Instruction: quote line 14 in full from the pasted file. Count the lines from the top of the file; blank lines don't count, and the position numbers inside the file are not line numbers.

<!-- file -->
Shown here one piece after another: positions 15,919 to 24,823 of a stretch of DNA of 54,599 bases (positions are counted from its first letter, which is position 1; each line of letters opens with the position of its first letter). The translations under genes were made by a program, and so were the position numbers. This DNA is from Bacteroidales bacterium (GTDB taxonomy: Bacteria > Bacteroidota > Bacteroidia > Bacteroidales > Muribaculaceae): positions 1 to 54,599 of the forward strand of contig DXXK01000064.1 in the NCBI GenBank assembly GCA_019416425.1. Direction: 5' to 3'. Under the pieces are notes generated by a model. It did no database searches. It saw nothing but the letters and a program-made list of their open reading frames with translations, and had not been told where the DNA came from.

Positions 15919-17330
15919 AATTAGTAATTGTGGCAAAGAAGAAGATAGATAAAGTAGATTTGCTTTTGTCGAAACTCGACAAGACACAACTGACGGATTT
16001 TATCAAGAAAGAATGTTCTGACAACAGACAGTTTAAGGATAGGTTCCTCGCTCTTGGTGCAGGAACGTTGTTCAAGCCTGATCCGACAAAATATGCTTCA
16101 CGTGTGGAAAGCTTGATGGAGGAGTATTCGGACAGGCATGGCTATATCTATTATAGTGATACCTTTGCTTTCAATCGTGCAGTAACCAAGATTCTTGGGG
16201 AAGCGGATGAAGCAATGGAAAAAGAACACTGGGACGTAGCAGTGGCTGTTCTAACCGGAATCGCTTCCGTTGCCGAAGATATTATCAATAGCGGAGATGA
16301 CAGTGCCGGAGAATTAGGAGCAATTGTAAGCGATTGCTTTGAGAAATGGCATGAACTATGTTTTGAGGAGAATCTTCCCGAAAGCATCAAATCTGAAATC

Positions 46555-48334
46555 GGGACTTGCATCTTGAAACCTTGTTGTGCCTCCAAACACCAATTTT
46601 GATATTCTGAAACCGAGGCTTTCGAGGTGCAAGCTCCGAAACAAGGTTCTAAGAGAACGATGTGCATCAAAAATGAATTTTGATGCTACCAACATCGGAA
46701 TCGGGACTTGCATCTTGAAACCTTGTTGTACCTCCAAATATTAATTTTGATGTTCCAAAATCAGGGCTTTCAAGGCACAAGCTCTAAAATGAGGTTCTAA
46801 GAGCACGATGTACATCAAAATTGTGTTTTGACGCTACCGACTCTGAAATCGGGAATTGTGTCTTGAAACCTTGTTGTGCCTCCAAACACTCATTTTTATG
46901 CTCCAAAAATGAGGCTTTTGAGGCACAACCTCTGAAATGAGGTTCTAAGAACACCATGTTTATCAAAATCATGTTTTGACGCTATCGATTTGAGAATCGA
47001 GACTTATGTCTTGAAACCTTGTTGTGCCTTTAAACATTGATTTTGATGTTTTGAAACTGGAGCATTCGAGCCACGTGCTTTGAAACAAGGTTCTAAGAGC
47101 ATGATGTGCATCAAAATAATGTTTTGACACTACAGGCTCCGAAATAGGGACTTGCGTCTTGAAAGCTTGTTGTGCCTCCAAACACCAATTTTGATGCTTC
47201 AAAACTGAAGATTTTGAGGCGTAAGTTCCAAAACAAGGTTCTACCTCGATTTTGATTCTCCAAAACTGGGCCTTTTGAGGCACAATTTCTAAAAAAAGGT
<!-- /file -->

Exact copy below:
47001 GACTTATGTCTTGAAACCTTGTTGTGCCTTTAAACATTGATTTTGATGTTTTGAAACTGGAGCATTCGAGCCACGTGCTTTGAAACAAGGTTCTAAGAGC